There are several types of biological treatment for wastewater at 1h2o3. We will explain them to you one by one below.

Activated mud

What is it used for?

Activated mud technology is a process for treating wastewater and industrial wastewater. This technology was developed at the beginning of the last century and remains effective today.

The designs are different from other types of biological treatment, but the model often remains the same:

  • We can find an activation pond which acts as a biological reactor;
  • A settling tank will allow the separation of solids, activated mud and treated wastewater;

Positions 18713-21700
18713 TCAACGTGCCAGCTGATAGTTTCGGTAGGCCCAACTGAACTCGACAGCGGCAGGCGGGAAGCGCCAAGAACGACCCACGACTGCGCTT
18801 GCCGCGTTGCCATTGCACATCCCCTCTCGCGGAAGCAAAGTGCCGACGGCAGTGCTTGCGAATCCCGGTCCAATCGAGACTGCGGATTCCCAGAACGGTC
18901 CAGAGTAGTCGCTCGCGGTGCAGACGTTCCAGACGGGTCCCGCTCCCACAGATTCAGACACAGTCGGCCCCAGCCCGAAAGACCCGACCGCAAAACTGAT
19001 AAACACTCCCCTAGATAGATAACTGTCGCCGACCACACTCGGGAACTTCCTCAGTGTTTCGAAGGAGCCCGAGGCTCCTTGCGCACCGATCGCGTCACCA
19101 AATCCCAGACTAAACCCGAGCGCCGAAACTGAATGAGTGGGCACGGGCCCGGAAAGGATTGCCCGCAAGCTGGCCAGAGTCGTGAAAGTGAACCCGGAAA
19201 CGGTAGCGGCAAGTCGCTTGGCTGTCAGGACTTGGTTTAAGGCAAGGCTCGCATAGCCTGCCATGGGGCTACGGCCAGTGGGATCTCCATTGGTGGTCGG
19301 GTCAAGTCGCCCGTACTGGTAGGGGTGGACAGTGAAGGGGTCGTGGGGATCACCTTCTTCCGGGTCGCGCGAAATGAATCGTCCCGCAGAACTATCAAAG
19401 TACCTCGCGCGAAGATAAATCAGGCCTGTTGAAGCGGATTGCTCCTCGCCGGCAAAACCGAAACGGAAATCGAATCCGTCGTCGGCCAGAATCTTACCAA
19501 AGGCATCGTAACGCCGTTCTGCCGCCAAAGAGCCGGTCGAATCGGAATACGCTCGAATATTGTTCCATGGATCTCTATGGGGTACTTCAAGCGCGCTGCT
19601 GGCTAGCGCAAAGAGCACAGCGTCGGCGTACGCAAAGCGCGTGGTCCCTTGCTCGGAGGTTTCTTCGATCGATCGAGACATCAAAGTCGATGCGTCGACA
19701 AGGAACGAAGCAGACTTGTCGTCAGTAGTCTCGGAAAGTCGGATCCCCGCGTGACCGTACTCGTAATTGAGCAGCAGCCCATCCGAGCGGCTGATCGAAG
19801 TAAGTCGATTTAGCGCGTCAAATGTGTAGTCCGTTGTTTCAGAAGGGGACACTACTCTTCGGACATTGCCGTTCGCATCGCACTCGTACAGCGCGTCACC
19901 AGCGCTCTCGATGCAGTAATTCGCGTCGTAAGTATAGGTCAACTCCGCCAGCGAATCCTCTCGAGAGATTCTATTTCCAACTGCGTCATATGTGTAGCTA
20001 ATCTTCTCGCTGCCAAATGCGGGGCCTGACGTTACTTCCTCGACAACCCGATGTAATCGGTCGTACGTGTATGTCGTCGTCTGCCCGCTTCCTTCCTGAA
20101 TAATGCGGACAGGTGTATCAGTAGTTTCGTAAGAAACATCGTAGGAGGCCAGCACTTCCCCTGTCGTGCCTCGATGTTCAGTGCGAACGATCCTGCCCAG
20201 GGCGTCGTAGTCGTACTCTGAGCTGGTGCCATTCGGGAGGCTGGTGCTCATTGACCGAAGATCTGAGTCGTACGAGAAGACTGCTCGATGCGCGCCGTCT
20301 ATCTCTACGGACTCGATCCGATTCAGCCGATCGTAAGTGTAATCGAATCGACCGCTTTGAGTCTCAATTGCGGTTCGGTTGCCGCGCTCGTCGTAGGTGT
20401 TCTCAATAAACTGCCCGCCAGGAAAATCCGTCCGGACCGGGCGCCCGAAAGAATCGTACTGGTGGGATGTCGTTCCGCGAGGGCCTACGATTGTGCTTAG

• Activated wastewater return equipment to transfer activated mudto the aeration tank inlet

Operation process

The process of using activated sludge is quite simple. Atmospheric air is introduced into the wastewater mixture. This wastewater contains organisms capable of producing a biological floc. These flocs are future activated mud.

The effectiveness of the removal process depends on several factors:

  • The hydraulic residence time in the aeration tank. It is calculated by dividing the volume of the aeration tank by the flow rate.
  • Influencer’s charge. Namely, its characteristics, such as its COD, nitrogen concentration, carbon content, etc
  • Aeration tank conditions (food/microorganism ratio)
  • Ventilation conditions
  • Temperature, etc…

After treatment, the floc settles at the bottom of the settling tank.
The purified water may undergo additional treatment or be returned to nature if it meets the standards.